The Sounds of Language: Introduction to Phonetics and Phonology
In this course we will study the description and analysis of speech: how the sounds of language are physiologically produced, acoustically represented, and psychologically perceived and categorized. Through acoustic and phonological analysis, students will develop the skills to distinguish and produce the sounds of the world’s languages, as well as explore the sound systems of different languages, in order to determine which patterns differ and which patterns are common to all. Students will hone their analytical and technical skills by solving phonological problem sets as well as by using computer software (Praat) to analyze the acoustics of speech. 3 hrs. lect./disc.


Fall 2014

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SPAN 0105 - Accelerated Basic Spanish      

Accelerated Basic Spanish
This accelerated course is designed to reinforce, in one semester, the basic linguistic structures that students need in order to reach the intermediate level of proficiency in Spanish. Strong emphasis will be given to reading and composition. SPAN 0105 is designed specifically for students with 2-3 years of high school Spanish, but who have not yet achieved intermediate proficiency. (Placement test required) 5 hrs. lect./disc.

Fall 2011

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SPAN 0220 / SPAN 0210 - Intermediate Spanish II      

Intermediate Spanish II
A course for students seeking to perfect their academic writing skills in Spanish. The course is also an introduction to literary analysis and critical writing and will include reading and oral discussion of literary texts. The course will also include a thorough review of grammar at a fairly advanced level. This course may be used to fulfill the foreign languages distribution requirement. (SPAN 0210 or placement) 3 hrs. lect./disc.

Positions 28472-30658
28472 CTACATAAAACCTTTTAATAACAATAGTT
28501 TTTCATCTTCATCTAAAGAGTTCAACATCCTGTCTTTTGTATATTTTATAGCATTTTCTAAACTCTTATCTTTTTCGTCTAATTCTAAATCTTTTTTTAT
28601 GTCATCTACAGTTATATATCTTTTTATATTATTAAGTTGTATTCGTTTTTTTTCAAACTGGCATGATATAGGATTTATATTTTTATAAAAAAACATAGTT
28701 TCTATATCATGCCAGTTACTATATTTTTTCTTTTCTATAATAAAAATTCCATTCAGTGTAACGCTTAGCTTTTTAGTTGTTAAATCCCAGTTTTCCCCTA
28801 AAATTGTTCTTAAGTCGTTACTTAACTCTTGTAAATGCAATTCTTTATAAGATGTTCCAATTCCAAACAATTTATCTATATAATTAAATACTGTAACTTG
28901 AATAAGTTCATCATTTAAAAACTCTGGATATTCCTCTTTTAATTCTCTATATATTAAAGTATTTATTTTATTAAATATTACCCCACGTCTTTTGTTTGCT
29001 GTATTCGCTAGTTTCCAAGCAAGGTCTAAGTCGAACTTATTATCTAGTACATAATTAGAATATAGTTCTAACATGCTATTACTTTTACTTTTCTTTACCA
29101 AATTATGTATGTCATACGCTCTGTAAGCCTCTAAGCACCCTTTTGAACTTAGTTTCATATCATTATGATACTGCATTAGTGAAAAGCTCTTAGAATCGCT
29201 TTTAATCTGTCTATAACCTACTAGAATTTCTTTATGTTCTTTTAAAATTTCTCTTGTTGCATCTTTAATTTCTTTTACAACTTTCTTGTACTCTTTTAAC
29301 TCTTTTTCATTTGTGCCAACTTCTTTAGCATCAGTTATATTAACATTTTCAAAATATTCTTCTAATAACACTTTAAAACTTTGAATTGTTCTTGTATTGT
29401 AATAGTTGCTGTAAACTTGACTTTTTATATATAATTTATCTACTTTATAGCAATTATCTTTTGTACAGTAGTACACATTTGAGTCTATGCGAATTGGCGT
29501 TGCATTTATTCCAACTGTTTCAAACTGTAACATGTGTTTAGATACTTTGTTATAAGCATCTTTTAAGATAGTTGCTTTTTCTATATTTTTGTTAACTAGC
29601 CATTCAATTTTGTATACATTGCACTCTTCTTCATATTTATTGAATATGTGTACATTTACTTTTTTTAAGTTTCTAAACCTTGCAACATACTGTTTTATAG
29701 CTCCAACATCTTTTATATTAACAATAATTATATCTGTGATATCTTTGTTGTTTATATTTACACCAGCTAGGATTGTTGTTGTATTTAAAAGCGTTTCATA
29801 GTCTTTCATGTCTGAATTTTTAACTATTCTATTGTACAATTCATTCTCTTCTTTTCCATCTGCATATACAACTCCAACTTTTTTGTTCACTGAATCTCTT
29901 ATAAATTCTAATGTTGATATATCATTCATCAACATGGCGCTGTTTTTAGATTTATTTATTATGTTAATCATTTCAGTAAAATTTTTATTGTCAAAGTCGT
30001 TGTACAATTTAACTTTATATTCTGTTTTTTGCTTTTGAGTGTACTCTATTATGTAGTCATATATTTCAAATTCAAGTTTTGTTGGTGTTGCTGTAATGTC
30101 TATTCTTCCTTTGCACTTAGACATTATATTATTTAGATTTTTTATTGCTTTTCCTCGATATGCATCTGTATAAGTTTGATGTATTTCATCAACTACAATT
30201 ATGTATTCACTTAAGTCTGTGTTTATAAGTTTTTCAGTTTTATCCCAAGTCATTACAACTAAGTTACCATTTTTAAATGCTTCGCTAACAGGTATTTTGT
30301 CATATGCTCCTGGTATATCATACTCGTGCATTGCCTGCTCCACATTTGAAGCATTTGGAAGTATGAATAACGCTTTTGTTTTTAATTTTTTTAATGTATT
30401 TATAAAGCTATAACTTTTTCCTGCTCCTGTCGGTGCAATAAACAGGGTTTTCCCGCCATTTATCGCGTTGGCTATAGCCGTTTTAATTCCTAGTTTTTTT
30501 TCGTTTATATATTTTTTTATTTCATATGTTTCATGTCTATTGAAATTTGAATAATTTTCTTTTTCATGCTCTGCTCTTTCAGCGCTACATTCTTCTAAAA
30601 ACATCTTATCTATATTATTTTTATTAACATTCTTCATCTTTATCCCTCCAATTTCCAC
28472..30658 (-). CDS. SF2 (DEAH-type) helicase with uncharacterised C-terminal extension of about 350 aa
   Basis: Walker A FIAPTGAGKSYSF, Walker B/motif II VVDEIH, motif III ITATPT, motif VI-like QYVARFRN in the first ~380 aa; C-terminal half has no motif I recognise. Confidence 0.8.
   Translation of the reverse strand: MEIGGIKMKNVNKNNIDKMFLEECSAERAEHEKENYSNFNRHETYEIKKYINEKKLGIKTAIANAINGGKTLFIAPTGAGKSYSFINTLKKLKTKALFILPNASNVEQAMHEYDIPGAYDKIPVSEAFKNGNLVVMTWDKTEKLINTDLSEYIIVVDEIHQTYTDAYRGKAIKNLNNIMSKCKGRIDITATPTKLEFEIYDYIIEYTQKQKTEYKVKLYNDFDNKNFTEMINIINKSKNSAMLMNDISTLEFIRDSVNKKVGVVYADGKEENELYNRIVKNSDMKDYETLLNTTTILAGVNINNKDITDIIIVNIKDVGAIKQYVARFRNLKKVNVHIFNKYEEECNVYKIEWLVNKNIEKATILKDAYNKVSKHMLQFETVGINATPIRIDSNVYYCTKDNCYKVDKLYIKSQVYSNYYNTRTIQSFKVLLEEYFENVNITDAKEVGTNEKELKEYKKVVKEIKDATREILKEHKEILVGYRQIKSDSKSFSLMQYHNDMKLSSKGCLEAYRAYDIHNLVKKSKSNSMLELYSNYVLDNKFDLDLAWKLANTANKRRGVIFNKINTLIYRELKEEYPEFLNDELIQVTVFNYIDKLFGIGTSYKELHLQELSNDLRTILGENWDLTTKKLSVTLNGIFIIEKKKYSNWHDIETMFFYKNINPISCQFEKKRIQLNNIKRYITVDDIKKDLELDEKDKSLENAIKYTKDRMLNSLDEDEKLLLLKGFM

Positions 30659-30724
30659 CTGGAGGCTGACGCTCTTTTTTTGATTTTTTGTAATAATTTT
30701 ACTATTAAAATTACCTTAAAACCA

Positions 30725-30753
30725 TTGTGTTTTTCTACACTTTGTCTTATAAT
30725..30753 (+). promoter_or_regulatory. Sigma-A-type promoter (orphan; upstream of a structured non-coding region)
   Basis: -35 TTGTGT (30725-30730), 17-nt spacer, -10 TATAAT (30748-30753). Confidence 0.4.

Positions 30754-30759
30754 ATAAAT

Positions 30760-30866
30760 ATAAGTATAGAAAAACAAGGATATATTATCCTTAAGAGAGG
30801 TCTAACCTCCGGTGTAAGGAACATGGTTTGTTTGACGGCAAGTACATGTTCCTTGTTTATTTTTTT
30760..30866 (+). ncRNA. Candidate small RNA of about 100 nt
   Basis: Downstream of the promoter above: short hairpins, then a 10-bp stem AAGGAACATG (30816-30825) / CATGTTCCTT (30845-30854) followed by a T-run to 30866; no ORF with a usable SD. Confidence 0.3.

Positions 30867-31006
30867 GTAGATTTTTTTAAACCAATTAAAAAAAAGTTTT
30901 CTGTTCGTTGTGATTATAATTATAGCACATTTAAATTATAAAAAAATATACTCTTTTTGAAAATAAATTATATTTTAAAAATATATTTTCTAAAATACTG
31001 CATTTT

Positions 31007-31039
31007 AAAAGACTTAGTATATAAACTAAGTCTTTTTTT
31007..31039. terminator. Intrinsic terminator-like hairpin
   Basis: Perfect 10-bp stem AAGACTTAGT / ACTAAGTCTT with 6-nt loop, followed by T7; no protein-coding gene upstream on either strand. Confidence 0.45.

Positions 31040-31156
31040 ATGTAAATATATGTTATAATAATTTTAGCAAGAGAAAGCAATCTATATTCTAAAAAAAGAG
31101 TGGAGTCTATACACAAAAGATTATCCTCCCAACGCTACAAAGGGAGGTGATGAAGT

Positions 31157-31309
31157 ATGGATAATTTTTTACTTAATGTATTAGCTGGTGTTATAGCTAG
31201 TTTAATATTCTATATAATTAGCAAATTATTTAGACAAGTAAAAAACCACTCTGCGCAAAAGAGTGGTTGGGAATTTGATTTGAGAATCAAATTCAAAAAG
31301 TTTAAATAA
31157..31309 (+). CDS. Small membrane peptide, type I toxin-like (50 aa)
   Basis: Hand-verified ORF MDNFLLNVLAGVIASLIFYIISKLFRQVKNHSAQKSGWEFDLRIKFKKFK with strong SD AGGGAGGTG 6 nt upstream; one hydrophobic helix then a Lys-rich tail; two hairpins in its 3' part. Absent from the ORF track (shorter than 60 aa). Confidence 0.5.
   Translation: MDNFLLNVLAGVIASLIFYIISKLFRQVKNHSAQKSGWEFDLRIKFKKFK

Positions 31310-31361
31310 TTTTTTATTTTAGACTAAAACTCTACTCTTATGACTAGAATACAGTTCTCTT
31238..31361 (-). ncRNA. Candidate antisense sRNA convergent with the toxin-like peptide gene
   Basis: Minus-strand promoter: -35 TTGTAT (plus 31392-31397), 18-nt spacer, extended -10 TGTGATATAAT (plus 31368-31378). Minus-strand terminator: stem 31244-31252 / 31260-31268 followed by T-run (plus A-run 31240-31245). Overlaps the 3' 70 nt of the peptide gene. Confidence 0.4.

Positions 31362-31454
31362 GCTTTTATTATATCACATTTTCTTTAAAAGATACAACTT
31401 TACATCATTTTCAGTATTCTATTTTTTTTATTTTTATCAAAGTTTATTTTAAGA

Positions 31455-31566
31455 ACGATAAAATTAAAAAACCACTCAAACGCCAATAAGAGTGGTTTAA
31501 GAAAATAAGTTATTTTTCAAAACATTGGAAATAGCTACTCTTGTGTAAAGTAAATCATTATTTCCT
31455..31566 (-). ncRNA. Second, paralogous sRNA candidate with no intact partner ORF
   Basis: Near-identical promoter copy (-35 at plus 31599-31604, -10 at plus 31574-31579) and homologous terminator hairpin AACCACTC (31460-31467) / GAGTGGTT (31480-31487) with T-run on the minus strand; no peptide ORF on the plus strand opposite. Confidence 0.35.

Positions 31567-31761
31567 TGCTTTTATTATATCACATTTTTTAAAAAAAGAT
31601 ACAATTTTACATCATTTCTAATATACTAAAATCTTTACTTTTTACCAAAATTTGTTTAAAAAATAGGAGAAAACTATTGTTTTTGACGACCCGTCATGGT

Spring 2012, Fall 2012, Spring 2013, Fall 2013, Spring 2014

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SPAN 0303 / LNGT 0303 - Intro Span Phonetics/Pronunc.      

Introduction to Spanish Phonetics and Pronunciation
In this course we will study the sound system of Spanish with the aims of introducing the fields of phonetics and phonology while improving pronunciation. Students will become familiar with phonetic transcription, comparing and contrasting articulatory and acoustic characteristics of Spanish as well as English in order to understand and implement different phonological patterns produced by native speakers of Spanish. Additionally, we will discuss major pronunciation differences across the Spanish-speaking world. (SPAN 0220 or placement) 3 hrs. lect./disc.


Fall 2012, Spring 2014

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SPAN 0317 / LNGT 0317 - Spanish Pronunciation      

Spanish Pronunciation: How to Sound Like a Native Speaker